Are we judged by our work?
We aren’t saved by works in themselves, we will be judged according to them . . .
Our salvation isn’t fixed by once “accepting Christ as our personal Savior.” It’s made certain by continuing to obey him lovingly as our Lord. “Faith apart from works is dead” (Jas 2:26).
The Catholic Church doesn’t teach salvation by works but rather, to use St. Paul’s phrase, salvation by grace through faith working in love (Gal 5:6). The faith that brings us into right relationship with God and makes us adopted sons and daughters of God is also a working faith.
Christians aren’t saved by works in themselves, they’ll be judged according to them. Jesus promised, “I am coming soon. I bring with me the recompense I will give to each according to his deeds” (Rev 22:12). Faith is made complete by expressing itself in action. Works are crystallized faith. As Jesus said, “If you love me, you will keep my commandments” (Jn 14:15). And his commandments are not burdensome (1 Jn 5:3); we need only pray as St. Augustine prayed: “Command what you will, and give what you command.”
God created us in his image and likeness to rule as co-regents of his creation. We were created for good works (Gen 1:27-28; Eph 2:8-10). His purpose in redeeming us isn’t different from his purpose in creating us. Grace builds on nature. Consequently, it’s misleading to say that we are working to get to heaven. More accurately, we are given the gift of salvation so that we might fulfill our natures. Thus we are commanded to “not grow weary in well-doing” (Gal 6:9). People cannot absolutely deserve any rewards from God (Catechism of the Catholic Church, #2007). But in God’s gracious plan of redemption, he invites us to receive his gift of eternal life and become his friends who love and labor with him freely. If we do anything good and virtuous it is because he, in his mercy, empowers us to perform such good works.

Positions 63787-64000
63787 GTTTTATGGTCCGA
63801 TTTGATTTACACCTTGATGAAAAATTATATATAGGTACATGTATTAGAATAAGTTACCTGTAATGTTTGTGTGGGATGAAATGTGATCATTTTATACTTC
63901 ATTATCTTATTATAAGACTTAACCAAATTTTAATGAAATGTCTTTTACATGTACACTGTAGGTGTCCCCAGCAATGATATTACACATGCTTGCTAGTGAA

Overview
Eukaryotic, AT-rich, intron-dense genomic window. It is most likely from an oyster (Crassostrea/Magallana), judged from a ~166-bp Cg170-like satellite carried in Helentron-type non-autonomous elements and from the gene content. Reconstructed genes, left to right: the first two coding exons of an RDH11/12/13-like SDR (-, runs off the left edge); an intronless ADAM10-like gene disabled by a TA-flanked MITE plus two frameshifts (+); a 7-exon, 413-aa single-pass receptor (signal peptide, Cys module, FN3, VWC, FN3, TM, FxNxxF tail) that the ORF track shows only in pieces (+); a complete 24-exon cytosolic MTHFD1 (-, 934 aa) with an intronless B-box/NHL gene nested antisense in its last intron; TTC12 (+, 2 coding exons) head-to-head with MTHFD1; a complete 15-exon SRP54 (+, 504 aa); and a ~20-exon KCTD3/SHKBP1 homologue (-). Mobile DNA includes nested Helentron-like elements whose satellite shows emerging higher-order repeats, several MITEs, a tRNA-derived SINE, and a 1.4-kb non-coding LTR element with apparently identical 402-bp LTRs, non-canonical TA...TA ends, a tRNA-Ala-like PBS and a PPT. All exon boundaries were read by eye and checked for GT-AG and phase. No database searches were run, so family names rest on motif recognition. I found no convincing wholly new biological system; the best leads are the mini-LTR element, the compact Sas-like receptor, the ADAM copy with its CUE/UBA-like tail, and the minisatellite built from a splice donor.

When we flourish in our efforts, He blesses us with eternal union with him. As the theologian and catechist Fr. Ronald Lawlor puts it: “We are said to merit eternal life, then, because we freely do the saving deeds that God makes it possible for us to do. But all this is in the context of grace. ‘When God crowns our merits,’ St. Augustine remarks, ‘is he not crowning precisely his own gifts?’”
This column is reprinted with permission from the book “Why Do Catholics Genuflect?” by Al Kresta, CEO of Ave Maria Communications and host of Kresta in the Afternoon on Ave Maria Radio.